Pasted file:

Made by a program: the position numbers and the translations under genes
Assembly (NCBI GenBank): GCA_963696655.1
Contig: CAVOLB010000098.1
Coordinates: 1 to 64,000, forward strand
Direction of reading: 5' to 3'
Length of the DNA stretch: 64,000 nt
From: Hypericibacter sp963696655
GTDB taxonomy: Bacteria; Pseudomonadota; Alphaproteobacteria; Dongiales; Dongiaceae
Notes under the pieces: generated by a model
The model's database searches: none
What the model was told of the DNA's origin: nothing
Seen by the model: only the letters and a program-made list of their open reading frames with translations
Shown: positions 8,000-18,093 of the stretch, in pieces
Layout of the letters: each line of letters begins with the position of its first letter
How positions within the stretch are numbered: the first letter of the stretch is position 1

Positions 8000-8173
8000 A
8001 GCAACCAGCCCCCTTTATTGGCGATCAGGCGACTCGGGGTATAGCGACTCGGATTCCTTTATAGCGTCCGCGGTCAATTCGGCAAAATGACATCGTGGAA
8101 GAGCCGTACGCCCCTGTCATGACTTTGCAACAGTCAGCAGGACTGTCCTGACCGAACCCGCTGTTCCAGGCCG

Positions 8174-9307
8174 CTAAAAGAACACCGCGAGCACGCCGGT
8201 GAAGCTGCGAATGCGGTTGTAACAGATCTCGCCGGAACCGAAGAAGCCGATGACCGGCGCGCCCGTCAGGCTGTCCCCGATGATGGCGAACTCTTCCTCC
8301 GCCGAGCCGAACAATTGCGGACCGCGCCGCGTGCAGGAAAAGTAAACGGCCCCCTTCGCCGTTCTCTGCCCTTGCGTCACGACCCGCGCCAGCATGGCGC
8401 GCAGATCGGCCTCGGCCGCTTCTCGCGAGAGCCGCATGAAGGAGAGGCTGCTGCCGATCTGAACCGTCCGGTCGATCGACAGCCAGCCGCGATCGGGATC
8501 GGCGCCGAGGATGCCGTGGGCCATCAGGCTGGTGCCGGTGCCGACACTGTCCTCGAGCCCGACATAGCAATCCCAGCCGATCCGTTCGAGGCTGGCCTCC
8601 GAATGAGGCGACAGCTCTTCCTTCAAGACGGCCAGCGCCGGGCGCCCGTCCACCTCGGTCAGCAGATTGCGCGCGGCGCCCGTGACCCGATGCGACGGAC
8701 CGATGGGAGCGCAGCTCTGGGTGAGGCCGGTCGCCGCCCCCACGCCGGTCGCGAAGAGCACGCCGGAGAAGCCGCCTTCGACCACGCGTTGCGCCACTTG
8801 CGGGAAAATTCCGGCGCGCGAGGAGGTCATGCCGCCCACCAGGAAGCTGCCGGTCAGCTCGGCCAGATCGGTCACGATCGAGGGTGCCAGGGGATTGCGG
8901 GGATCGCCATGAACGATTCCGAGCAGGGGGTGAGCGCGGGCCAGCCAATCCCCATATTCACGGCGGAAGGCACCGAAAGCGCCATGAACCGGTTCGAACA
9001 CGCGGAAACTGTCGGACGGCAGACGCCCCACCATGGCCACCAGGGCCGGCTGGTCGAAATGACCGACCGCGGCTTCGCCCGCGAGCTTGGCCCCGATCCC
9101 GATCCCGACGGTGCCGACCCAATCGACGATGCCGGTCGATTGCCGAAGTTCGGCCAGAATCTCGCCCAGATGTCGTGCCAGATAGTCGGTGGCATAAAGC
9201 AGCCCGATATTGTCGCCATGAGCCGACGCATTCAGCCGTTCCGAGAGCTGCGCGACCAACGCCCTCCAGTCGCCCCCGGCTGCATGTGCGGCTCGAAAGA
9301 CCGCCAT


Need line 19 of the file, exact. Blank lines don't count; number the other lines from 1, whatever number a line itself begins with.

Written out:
8101 GAGCCGTACGCCCCTGTCATGACTTTGCAACAGTCAGCAGGACTGTCCTGACCGAACCCGCTGTTCCAGGCCG